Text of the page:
FDA Releases New Anti-Food Poisoning Rules Just as Salmonella Outbreak Reaches 30 States
After a summer filled with food poisoning, the Food and Drug Administration is tightening up its safety requirements.
On Thursday, the agency announced that it had finalized new rules dedicated to preventing foodborne illnesses, saying the regulations are a first step toward creating a "nationally integrated food safety system."
The rules require the development of explicit food safety plans, holding food companies accountable for monitoring and preventing hazards in their facilities. Most foodborne disease outbreaks, which affect 48 million people in the U.S. every year, are preventable if companies throughout the supply chain are proactive in their approach to food safety, says the FDA.
"We’ve been working with states, food companies, farmers and consumers to create smart, practical and meaningful rules," Michael R. Taylor, the FDA's deputy commissioner for foods and veterinary medicine, said in a statement. "And we have made a firm commitment to provide guidance, technical assistance and training to advance a food safety culture that puts prevention first."
The new rules, which have been in the works for years, come at a time when two salmonella outbreaks are hitting the U.S. The largest of these has reached 30 states, according to the Center of Disease Control and Prevention. So far, 341 people have been infected and two have died. The outbreak has been traced back to cucumbers imported from Mexico and distributed by Andrew & Williamson Fresh Produce. The company voluntarily recalled all cucumbers that may have been contaminated last week.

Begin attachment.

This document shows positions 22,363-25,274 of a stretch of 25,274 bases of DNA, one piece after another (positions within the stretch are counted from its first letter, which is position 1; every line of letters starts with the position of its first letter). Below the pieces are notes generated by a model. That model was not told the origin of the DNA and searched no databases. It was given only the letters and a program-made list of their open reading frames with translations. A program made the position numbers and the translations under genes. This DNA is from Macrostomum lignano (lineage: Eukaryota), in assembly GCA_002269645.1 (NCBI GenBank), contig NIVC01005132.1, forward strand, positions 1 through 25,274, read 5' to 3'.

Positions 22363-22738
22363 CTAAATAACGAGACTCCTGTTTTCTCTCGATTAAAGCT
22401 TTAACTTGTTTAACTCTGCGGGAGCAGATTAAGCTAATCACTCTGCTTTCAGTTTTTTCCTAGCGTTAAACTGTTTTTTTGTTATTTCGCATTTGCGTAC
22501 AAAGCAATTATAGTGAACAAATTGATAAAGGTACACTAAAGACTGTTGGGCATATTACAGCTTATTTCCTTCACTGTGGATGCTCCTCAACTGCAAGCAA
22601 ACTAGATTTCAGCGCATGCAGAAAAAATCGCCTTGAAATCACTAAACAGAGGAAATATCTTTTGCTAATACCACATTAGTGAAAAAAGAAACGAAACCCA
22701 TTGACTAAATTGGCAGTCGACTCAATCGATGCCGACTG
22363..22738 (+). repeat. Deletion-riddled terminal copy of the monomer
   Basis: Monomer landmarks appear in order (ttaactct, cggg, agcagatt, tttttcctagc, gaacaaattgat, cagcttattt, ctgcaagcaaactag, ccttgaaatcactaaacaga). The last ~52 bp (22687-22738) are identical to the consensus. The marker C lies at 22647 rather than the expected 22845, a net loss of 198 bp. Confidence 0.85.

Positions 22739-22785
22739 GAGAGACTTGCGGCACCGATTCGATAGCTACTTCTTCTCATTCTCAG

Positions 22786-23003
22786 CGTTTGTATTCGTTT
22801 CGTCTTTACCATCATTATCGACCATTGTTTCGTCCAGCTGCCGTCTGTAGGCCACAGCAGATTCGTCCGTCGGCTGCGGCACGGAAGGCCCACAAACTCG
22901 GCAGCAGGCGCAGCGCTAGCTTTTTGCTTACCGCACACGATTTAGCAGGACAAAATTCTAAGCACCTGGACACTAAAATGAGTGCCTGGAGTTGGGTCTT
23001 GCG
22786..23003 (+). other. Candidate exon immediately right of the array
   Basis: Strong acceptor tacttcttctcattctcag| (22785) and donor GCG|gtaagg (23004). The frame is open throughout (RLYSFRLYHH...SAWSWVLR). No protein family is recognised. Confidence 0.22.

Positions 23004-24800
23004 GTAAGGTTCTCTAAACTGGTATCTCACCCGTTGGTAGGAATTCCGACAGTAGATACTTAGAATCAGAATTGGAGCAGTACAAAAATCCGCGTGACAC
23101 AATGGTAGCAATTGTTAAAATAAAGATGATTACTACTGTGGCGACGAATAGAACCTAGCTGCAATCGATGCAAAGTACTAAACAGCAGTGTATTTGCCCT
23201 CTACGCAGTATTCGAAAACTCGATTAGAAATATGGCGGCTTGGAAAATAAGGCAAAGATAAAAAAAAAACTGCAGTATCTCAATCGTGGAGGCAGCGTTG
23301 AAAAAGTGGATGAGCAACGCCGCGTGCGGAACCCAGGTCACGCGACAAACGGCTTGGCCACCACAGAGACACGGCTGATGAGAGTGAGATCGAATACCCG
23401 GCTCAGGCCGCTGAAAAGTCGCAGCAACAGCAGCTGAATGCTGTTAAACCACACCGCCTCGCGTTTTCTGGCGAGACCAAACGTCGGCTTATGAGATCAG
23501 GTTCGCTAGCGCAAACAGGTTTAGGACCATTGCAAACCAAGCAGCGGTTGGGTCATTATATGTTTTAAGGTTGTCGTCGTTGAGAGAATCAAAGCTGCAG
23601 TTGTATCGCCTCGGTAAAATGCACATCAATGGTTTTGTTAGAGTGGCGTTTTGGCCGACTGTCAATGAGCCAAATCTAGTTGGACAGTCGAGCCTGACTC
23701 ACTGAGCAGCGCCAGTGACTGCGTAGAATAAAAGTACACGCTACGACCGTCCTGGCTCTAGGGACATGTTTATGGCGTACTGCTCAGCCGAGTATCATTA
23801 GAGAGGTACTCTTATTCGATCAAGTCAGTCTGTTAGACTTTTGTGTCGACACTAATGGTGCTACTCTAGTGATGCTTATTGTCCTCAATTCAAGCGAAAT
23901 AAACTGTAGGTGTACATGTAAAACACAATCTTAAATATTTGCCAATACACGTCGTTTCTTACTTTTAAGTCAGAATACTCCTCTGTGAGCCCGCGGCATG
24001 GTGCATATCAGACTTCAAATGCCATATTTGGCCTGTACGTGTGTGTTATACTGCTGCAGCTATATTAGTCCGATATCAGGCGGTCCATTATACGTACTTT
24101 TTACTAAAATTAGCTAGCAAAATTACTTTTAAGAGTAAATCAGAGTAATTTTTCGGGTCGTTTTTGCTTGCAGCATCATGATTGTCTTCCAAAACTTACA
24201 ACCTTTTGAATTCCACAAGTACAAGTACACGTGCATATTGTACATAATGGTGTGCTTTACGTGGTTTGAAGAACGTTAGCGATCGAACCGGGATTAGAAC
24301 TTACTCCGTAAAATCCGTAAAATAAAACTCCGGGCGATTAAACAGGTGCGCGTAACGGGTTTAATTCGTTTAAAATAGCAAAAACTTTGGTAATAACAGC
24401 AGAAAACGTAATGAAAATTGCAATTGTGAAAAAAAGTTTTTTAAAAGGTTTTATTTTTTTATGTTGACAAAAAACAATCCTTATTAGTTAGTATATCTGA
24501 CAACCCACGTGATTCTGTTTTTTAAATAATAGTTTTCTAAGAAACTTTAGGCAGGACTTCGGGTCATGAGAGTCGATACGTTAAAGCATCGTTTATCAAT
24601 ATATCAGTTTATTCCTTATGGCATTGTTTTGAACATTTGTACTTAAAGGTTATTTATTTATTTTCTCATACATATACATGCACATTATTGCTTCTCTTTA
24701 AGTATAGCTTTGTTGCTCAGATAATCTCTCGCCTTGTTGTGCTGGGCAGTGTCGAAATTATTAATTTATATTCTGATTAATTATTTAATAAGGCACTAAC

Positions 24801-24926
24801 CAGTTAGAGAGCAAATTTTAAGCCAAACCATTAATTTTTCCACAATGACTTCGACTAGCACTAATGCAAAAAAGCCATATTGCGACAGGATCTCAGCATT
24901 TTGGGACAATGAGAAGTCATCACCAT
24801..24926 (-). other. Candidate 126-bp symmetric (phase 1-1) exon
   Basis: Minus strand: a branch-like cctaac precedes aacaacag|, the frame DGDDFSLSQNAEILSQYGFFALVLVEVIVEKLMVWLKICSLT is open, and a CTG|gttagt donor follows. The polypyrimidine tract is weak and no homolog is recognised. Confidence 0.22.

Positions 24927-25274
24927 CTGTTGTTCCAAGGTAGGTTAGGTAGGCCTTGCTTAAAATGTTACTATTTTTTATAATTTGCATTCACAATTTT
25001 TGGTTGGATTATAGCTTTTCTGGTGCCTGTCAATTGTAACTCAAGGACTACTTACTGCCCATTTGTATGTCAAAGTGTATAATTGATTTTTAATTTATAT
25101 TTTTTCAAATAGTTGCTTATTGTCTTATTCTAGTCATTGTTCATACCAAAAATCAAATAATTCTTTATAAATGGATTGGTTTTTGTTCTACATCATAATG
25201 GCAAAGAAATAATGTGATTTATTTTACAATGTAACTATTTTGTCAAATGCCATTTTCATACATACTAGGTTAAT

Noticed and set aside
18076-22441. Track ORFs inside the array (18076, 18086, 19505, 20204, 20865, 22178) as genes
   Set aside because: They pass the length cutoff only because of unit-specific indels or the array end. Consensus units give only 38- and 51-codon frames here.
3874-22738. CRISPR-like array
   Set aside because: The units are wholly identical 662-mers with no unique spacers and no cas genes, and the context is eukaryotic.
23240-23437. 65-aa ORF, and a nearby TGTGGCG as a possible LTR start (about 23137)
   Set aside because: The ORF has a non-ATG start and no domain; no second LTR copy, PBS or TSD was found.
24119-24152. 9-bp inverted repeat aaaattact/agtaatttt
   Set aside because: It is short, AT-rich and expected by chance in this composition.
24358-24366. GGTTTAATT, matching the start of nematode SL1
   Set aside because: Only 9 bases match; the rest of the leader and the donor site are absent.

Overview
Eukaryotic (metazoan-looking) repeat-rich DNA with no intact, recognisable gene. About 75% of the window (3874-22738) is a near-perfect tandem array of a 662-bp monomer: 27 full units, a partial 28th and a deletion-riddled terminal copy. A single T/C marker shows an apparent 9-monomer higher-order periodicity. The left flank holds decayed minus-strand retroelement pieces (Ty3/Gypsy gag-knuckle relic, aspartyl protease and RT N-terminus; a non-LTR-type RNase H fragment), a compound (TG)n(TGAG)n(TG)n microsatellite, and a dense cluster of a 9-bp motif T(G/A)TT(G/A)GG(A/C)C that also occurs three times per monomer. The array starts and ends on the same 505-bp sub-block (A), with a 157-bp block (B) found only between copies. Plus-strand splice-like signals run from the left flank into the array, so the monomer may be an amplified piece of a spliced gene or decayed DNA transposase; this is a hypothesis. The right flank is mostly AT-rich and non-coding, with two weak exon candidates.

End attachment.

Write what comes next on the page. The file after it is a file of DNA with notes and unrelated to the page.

A smaller salmonella outbreak recently hit Minnesota, where at least 45 people have been sickened, reports the Star Tribune. According to the Tribune, the outbreak has been linked to contaminated ingredients served by at least 17 Chipotle locations. The Minnesota Department of Health has reported that the suspected contaminated ingredient has already been swapped out from all Chipotle menus in the state, and that it is now safe to eat at the chain.
"Since being contacted by the Minnesota Department of Health regarding a possible connection to this issue, we have offered our full cooperation to assist in their investigation, and replaced our entire supply of the suspect ingredient in Minnesota to ensure that it continues to be safe to eat in our restaurants," says Chipotle communications director Chris Arnold, who did not disclose what the suspect ingredient was. "While this issue in Minnesota does not present an ongoing risk to consumers, we are committed to working with health department officials while they look to determine a cause."
Kate Taylor is a reporter at Business Insider. She was previously a reporter at Entrepreneur. Get in touch with tips and feedback on Twitter at @Kate_H_Taylor.